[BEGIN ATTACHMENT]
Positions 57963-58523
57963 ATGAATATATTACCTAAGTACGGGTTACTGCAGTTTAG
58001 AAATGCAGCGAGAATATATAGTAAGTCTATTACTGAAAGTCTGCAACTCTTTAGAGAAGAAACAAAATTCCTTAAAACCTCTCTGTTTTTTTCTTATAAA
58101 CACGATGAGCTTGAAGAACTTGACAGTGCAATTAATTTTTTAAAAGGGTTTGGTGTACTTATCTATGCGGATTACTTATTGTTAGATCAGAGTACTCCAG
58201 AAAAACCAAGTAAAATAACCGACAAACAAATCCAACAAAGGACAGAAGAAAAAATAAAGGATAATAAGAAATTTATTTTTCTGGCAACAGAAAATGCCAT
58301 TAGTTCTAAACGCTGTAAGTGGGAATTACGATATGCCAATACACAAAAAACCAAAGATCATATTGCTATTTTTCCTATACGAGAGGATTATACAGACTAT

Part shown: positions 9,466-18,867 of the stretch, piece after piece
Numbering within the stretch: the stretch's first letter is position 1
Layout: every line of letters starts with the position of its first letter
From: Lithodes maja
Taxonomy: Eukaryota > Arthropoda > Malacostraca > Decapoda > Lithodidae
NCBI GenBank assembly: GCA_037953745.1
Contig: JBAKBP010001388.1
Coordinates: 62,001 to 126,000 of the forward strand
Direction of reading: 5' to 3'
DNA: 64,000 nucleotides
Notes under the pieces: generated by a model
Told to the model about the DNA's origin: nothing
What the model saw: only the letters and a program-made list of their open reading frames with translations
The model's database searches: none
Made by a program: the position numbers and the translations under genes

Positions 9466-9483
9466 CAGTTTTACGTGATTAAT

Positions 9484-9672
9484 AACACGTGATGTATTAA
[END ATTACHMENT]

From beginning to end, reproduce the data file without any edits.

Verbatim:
Positions 57963-58523
57963 ATGAATATATTACCTAAGTACGGGTTACTGCAGTTTAG
58001 AAATGCAGCGAGAATATATAGTAAGTCTATTACTGAAAGTCTGCAACTCTTTAGAGAAGAAACAAAATTCCTTAAAACCTCTCTGTTTTTTTCTTATAAA
58101 CACGATGAGCTTGAAGAACTTGACAGTGCAATTAATTTTTTAAAAGGGTTTGGTGTACTTATCTATGCGGATTACTTATTGTTAGATCAGAGTACTCCAG
58201 AAAAACCAAGTAAAATAACCGACAAACAAATCCAACAAAGGACAGAAGAAAAAATAAAGGATAATAAGAAATTTATTTTTCTGGCAACAGAAAATGCCAT
58301 TAGTTCTAAACGCTGTAAGTGGGAATTACGATATGCCAATACACAAAAAACCAAAGATCATATTGCTATTTTTCCTATACGAGAGGATTATACAGACTAT

Part shown: positions 9,466-18,867 of the stretch, piece after piece
Numbering within the stretch: the stretch's first letter is position 1
Layout: every line of letters starts with the position of its first letter
From: Lithodes maja
Taxonomy: Eukaryota > Arthropoda > Malacostraca > Decapoda > Lithodidae
NCBI GenBank assembly: GCA_037953745.1
Contig: JBAKBP010001388.1
Coordinates: 62,001 to 126,000 of the forward strand
Direction of reading: 5' to 3'
DNA: 64,000 nucleotides
Notes under the pieces: generated by a model
Told to the model about the DNA's origin: nothing
What the model saw: only the letters and a program-made list of their open reading frames with translations
The model's database searches: none
Made by a program: the position numbers and the translations under genes

Positions 9466-9483
9466 CAGTTTTACGTGATTAAT

Positions 9484-9672
9484 AACACGTGATGTATTAA